STRAITS Times reporter Jessica Cheam has won a coveted green journalism prize conferred by the World Bank and Internews, a global media organisation.

    The Earth Journalism award, as it is known, honours people who have used their communication skills to promote awareness of climate change issues.

    Ms Cheam, 26, won one of 15 regional or thematic awards in a field that attracted 900 professional and citizen journalists from across the world.

    Her prize includes an all-expenses paid trip to cover the United Nations Climate Change Conference in Copenhagen next month.

    As one of the 15 winners, she is also in the running for the Global Public Award. For this, the public votes through online platforms such as Twitter and Facebook. The top gong and the 15 awards will be presented at a ceremony in Copenhagen during the climate change talks.

    Ms Cheam, who has been covering the environment and energy issues for two years, clinched the award with a six-page Saturday Special report for The Straits Times in February.

    Over four months, she spent countless hours researching issues, even trekking through frigid Calgary, a temperate Houston in winter, and Bintulu in Sarawak to profile the changing face of the energy industry.

    The research also involved interviewing leaders such as former British Prime Minister Tony Blair at the World Future Energy Summit in Abu Dhabi in January to compile the report on the world's rapidly evolving energy landscape and the global shift towards renewable power.

    The scope of the project was so wide that it was no easy task. However, Ms Cheam successfully weaved together a comprehensive coverage.

    Mr Arul Louis, a fellow at Knight International, an American group that helps develop journalistic standards, was the regional juror in the awards process and described the report as providing 'tenacious and consistent coverage'.

    Ms Cheam said yesterday: 'Some people find the energy topic boring and are not interested, but its profile has broadened to include clean energy. It's not just about engineers in dirty overalls anymore.'

    'I find climate change a fascinating, multi-disciplinary subject. Besides the intellectual stimulation, I find reporting on it an emotionally rewarding experience as well,' she added.

    Ms Cheam has also taken her passion to the Internet, helping to initiate Eco-business.com, the Asia-Pacific region's first dedicated site for environmental businesses.

    The site - a non-profit project jointly funded by herself, the British High Commission here and the Singapore Environment Council - will be officially launched tomorrow.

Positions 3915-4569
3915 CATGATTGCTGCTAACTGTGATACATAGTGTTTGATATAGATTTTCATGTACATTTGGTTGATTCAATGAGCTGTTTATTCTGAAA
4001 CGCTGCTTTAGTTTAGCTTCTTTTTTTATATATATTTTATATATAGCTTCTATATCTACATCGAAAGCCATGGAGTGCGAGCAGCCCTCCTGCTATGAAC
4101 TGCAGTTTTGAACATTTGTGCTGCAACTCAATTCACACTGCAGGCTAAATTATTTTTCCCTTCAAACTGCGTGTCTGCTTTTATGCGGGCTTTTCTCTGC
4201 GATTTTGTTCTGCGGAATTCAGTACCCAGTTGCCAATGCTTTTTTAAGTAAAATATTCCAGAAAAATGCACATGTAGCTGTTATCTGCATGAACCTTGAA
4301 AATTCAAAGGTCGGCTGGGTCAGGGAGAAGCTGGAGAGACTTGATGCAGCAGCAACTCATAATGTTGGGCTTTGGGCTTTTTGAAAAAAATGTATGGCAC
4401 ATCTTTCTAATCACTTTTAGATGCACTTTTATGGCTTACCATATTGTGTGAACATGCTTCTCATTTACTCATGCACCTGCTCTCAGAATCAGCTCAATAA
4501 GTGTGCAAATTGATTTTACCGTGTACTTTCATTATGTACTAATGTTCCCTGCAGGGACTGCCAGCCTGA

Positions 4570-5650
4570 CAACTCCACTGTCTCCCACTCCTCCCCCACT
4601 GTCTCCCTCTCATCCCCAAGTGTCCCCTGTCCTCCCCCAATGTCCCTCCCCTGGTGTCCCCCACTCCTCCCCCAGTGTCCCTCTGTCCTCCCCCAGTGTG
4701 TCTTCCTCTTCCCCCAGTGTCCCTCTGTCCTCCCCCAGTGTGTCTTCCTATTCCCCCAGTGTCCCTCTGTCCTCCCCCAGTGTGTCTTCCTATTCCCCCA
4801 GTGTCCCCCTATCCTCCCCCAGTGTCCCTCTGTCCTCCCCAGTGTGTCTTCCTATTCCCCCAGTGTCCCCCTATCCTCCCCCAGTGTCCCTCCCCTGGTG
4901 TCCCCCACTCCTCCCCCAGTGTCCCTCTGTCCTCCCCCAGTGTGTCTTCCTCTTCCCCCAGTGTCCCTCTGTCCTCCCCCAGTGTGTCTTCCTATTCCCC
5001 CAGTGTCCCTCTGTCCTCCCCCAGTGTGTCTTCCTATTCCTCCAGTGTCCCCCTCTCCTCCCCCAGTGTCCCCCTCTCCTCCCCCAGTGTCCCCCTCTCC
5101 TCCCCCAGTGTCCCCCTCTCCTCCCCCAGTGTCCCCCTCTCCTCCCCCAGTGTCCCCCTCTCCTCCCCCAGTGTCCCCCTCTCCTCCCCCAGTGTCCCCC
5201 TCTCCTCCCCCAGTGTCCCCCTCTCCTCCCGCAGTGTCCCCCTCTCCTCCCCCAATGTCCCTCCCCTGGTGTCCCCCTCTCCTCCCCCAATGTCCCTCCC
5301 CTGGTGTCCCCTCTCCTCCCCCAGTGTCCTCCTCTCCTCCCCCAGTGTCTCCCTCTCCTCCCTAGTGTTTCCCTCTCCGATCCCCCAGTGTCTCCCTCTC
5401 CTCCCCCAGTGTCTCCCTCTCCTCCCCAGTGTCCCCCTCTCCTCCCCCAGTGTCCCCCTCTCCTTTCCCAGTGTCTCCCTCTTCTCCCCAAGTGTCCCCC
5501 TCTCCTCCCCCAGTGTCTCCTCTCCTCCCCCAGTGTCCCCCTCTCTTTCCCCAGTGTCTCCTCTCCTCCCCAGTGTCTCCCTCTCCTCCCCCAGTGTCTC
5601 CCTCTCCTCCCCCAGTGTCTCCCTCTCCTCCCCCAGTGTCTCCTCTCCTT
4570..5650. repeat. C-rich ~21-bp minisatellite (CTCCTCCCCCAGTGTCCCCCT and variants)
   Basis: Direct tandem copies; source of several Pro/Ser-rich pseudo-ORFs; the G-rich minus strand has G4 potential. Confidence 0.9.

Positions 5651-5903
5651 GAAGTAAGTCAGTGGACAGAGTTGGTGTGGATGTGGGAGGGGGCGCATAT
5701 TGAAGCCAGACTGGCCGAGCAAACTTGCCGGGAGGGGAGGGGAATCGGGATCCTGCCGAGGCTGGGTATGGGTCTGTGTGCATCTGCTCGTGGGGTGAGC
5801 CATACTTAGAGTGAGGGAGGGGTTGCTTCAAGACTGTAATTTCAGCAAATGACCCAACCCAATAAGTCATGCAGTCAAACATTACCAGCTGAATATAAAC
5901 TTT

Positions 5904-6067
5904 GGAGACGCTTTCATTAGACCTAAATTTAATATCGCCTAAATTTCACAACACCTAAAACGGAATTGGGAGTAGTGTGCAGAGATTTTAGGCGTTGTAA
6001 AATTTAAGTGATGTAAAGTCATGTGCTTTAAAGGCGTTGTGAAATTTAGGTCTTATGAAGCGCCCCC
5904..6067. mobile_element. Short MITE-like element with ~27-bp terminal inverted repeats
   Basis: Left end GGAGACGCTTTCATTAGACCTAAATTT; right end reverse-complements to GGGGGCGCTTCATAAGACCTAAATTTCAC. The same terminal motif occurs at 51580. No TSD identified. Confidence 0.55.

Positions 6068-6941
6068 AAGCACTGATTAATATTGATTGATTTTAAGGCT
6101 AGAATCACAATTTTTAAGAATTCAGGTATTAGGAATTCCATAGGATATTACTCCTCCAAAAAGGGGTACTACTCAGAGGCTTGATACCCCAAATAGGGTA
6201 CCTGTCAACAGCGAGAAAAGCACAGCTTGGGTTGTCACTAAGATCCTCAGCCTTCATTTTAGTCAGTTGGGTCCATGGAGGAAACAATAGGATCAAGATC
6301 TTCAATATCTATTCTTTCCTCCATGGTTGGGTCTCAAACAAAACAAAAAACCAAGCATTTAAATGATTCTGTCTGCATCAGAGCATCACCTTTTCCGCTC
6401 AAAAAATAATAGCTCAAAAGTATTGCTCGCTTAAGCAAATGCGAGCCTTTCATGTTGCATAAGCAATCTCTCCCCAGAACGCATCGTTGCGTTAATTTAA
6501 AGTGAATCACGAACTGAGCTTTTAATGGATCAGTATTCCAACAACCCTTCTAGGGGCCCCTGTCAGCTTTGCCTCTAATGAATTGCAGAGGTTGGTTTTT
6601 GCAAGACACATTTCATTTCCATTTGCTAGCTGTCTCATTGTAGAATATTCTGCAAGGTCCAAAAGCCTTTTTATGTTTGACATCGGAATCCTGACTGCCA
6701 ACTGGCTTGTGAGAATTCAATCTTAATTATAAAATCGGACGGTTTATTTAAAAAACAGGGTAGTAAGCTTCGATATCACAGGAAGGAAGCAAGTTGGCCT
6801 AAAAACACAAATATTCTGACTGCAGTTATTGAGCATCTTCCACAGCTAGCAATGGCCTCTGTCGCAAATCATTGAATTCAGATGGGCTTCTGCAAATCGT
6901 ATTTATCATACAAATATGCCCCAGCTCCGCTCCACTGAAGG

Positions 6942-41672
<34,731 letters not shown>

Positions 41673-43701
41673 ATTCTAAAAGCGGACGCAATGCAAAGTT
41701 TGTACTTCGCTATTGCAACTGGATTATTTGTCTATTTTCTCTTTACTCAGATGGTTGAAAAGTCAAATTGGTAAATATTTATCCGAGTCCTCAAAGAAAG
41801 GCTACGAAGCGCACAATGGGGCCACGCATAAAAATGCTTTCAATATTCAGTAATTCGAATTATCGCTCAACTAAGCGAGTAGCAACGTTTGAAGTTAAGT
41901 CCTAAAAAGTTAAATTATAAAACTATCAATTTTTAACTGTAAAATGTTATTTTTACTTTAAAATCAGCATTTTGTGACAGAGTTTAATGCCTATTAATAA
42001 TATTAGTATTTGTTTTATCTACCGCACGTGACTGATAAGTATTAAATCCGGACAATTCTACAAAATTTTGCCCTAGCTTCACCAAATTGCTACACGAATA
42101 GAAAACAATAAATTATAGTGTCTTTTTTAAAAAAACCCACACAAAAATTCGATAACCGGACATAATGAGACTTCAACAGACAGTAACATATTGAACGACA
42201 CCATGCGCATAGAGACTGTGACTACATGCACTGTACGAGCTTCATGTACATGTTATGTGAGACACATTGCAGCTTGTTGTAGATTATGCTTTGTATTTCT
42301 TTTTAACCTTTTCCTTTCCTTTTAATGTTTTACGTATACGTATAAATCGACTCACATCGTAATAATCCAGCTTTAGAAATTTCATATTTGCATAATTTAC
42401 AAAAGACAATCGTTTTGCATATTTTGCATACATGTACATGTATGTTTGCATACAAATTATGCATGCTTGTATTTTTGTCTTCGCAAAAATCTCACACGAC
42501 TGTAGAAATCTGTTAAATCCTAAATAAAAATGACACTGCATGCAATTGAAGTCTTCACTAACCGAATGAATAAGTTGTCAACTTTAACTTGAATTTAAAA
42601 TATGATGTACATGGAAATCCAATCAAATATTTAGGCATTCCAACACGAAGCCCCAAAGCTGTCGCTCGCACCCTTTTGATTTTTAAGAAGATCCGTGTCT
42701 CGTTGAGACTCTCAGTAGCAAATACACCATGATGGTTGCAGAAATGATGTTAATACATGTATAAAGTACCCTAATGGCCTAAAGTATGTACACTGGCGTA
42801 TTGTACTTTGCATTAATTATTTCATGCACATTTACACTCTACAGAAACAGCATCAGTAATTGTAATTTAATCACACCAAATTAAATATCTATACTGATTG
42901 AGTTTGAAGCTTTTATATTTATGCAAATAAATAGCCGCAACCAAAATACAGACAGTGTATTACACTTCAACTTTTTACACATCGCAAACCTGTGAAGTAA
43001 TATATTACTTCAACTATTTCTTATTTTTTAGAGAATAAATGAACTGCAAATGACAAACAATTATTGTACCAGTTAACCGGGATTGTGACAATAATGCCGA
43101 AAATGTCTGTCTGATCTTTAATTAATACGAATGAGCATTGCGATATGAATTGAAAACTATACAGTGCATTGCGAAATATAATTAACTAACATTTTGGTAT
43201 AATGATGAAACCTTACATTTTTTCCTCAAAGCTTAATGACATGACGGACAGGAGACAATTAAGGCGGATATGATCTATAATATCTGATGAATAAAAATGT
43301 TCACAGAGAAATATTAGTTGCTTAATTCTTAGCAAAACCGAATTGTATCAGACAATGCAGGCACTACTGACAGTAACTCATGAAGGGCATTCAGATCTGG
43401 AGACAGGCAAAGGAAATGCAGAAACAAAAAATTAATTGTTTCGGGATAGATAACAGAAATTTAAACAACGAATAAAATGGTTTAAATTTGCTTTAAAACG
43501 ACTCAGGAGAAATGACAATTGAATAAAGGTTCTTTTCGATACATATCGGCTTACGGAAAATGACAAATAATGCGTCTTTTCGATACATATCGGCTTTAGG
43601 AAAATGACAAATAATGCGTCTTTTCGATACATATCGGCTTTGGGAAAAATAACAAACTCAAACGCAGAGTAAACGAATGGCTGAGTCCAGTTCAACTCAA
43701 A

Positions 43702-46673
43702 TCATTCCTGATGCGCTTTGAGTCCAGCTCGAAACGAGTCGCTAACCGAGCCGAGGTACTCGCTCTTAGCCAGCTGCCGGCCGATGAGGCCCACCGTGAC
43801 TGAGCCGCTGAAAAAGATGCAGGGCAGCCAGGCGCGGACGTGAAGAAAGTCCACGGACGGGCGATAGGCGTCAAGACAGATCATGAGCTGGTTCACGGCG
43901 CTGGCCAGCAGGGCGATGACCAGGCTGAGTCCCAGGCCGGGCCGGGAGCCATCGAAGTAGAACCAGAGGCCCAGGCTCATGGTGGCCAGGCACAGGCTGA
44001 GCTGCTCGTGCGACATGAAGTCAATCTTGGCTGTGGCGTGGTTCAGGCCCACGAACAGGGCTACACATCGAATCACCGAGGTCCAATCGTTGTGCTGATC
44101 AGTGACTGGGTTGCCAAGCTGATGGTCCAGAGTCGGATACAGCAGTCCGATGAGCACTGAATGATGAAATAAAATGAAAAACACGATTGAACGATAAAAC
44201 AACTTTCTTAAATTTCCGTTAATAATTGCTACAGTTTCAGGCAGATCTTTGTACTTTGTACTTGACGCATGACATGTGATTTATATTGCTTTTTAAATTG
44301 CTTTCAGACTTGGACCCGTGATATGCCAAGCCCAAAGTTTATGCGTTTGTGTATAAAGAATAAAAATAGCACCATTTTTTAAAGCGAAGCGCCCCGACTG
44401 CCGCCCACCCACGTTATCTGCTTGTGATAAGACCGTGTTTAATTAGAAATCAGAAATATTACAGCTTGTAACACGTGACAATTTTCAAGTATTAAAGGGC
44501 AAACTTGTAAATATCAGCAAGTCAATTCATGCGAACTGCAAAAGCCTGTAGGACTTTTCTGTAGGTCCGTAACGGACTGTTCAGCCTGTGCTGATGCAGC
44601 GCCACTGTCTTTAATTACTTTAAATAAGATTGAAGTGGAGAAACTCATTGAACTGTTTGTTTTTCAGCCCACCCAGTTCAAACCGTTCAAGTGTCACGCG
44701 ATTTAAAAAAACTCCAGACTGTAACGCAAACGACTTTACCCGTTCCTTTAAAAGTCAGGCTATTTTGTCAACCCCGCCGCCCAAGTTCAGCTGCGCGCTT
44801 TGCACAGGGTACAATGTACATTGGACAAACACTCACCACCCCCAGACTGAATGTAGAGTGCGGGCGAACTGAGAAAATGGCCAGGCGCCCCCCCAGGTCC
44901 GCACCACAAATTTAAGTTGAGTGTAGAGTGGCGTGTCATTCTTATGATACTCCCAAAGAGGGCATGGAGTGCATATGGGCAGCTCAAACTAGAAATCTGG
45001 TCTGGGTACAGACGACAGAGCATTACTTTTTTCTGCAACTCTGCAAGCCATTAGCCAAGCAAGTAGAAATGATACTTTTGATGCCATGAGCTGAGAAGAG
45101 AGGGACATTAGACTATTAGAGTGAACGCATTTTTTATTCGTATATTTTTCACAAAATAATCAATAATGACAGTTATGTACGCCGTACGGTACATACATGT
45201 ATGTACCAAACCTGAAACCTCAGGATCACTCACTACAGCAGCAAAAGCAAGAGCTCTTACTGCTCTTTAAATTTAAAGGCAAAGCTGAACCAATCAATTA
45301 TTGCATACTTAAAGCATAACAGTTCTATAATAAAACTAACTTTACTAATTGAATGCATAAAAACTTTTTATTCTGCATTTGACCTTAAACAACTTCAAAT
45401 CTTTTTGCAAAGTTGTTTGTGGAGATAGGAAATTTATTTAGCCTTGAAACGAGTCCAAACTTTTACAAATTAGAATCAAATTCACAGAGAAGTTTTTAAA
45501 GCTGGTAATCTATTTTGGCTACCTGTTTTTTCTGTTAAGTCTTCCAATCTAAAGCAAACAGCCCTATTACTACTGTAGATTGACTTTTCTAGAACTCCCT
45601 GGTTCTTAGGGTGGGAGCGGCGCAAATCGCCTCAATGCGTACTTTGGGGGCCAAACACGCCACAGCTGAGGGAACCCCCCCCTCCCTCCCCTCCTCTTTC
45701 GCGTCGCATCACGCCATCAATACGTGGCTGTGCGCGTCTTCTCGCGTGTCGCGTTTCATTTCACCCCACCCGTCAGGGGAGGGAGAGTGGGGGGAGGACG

It will share information to help put Asia on a sustainable growth path and tap into a network of environment journalists from the region to contribute to the site.

    Ms Cheam, 26, won one of 15 regional or thematic awards in a field that attracted 900 professional and citizen journalists from across the world. -- ST PHOTO: MUGILAN RAJASEGERAN
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  11. #487
    Regular Member george@chongwei's Avatar
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    i love laksa.. and im wondering when uncle loh would wanna treat me the famous singapore laksa?

  12. #488
    Regular Member Loh's Avatar
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    Default Apec must take lead again

    The Straits Times
    Nov 10, 2009

    By Ignatius Low MONEY EDITOR
    & Jeremy Au Yong POLITICAL CORRESPONDENT

    TWENTY years ago, a group of 12 countries went against the grain, deciding to band together and commit to free trade.

    Now, in a pivotal moment in economic history, the 21-member Asia-Pacific Economic Cooperation (Apec) must once again take the lead in breaking down trade barriers and helping global businesses.

    That was Prime Minister Lee Hsien Loong's call to his fellow Apec ministers, as he welcomed them at an official reception last night to the Apec talks taking place in Singapore this week.

    Evoking memories of the past and the notion of family, Mr Lee addressed the dark-suited crowd dressed casually in an open-necked red shirt.

    'We have some special guests with us, old friends who were involved in the formation and early development of Apec,' he said with a smile. 'For example, Bob Hawke, who was prime minister when Australia convened the first Apec meeting in Canberra, which (Foreign) Minister George Yeo and I were priviledged to attend 20 years ago.

    'From his wise and imaginative initiative, Apec has taken root and grown, and hence we are here today.'


    Prime Minister Lee Hsien Loong said that in a pivotal moment in economic history, the 21-member Asia-Pacific Economic Cooperation (Apec) must once again take the lead in breaking down trade barriers and helping global businesses. -- PHOTO: AFP
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    Last edited by Loh; 11-11-2009 at 01:38 AM.

  13. #489
    Regular Member Loh's Avatar
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    Quote Originally Posted by george@chongwei View Post
    i love laksa.. and im wondering when uncle loh would wanna treat me the famous singapore laksa?
    You missed your chance already! I thought you would be here during the last F1.

  14. #490
    Regular Member Loh's Avatar
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    Default Charming multimedia displays for APEC Leaders